Days later, Musk engaged in a spat with Carol Loomis, the editor of Buffett’s annual letters to Berkshire Hathaway shareholders. The Oracle of Omaha’s electric utility, NV Energy, got involved in a high-profile bust-up with Musk’s SolarCity earlier in the year, which ended in SolarCity withdrawing from NV’s home state of Nevada. Loomis was so moved by the question of whether Tesla should have disclosed details of the crash during its fundraising that she roused herself out of retirement from Fortune to immerse herself in the matter over the July 4 holiday.

It’s worthwhile to ask when Tesla should have let the market know what happened in Florida. Autopilot’s success will be important for Tesla’s ambition of becoming the car of the self-driving future. Any road bumps will matter to investors. That’s why the Securities and Exchange Commission is investigating. If Tesla’s timeline is correct, however, it should have little to fear. Tesla’s shares following the news also indicate that investors were equally sanguine.

It is clearly a distraction, though, and one that needs to be handled deftly, not tetchily. (Said Musk to Loomis: “Please, take 5 mins and do the bloody math before you write an article that misleads the public.”) Tesla is traveling uncharted ground with Autopilot, as with electric cars broadly. Bringing customers, regulators and investors on board requires focus.

It also requires money. To reach Musk’s goal of producing 500,000 cars a year by 2018, Tesla will need to spend heavily on people and technology, according to Breakingviews estimates. The company is investing $2 billion a year on capital expenditures and burning through cash.

If there’s any lesson to draw from the Florida Autopilot affair, it is that while Musk can win his battles, he needs to pick them more judiciously. Of all his creations, $33 billion Tesla is the closest to achieving his grand ambitions. Forcing it to assume responsibility for SolarCity’s different set of challenges, by shoving an unpalatable deal down the throats of shareholders, will at a minimum raise Tesla’s cost of capital. At worst, it could turn away investors completely.

Iron Man came to recognize his limits, though it nearly cost him his life. The only things at risk by Musk’s corporate finance shenanigans are his companies and his own personal wealth. It would be a shame for a piddling deal like this one to spoil such extraordinary aspirations.

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Cox: Dismantling Dodd-Frank is a Trump distraction Tue, 12 Jul 2016 18:29:23 +0000 The author is a Reuters Breakingviews columnist. The opinions expressed are his own. 

For professed lovers of free markets, there’s something philosophically attractive about a grand plan to remake American banking. That may explain why Donald Trump has taken a shine to the Texas Republican who chairs the House Financial Services Committee, and whose views on the matter are heavily shaping the Grand Ole Party’s policy platform, which will come to full light at next week’s convention in Cleveland.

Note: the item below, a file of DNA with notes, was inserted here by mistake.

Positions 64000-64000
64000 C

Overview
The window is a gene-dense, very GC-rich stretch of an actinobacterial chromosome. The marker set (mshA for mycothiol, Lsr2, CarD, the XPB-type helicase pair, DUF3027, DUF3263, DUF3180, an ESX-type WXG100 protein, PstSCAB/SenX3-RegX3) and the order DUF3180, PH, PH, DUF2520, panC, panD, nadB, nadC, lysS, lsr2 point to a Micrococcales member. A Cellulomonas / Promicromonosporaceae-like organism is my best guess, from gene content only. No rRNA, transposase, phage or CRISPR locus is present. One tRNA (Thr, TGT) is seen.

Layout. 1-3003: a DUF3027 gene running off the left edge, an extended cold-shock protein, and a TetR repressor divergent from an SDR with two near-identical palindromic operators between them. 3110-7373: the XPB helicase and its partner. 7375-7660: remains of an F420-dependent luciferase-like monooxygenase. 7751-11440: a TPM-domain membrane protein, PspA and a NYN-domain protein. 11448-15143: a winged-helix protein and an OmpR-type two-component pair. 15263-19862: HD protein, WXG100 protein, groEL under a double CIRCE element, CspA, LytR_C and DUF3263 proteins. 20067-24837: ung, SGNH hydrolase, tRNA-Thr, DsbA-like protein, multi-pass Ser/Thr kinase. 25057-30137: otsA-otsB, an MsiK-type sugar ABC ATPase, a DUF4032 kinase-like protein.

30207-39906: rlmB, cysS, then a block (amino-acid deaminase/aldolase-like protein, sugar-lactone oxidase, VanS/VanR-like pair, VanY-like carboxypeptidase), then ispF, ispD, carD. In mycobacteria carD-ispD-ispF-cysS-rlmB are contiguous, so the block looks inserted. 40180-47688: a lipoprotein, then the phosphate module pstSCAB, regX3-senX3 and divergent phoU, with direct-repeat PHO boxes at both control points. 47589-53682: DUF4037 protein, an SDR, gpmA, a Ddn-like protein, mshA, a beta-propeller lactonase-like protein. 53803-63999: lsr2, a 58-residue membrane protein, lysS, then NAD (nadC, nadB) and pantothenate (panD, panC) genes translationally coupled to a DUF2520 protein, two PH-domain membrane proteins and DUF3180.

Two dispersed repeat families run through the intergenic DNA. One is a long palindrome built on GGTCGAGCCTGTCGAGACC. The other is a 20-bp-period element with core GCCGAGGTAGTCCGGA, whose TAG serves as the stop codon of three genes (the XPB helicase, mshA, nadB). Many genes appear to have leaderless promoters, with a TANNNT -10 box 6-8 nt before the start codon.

A month ago Jeb Hensarling unveiled a blueprint for trashing the financial-reform act passed into law six years ago this month bearing the names of its two Democratic legislator-sponsors, Chris Dodd and Barney Frank, whose chair Hensarling now occupies. Hokey title aside (he calls it the Financial CHOICE Act, an acronym derived from Creating Hope and Opportunity for Investors, Consumers and Entrepreneurs) there is an appealing simplicity to the proposal.

The basic thrust of Hensarling’s proposal is to replace America’s current massive financial regulatory complex. The Financial Stability Oversight Council, a star chamber by Hensarling’s account, conspires with myriad agencies like the Federal Deposit Insurance Corporation and the Office of the Comptroller of the Currency to keep banks from lending. Instead, he offers banks a straightforward promise that if they reserve $1 of capital for every $10 extended to borrowers he will take a machete to red tape.

In addition, the new plan calls for greater penalties for fraud, of the kind his committee highlighted in a critical report released this week about HSBC’s 2012 settlement over money-laundering violations, and allows the Securities and Exchange Commission to seek higher monetary fines. The bill also offers regulatory relief for community banks; reins in the Consumer Financial Protection Bureau and renames it the Consumer Financial Opportunity Commission; and enhances oversight of regulators, among other changes.

The trouble is that Hensarling and Trump, who promises “close to a dismantling” of Dodd-Frank if elected president in November, may be embarking on a quixotic battle. The law isn’t perfect, but to argue as Trump does that it’s “a very negative force,” is a more difficult assertion to make against the realities of the business today.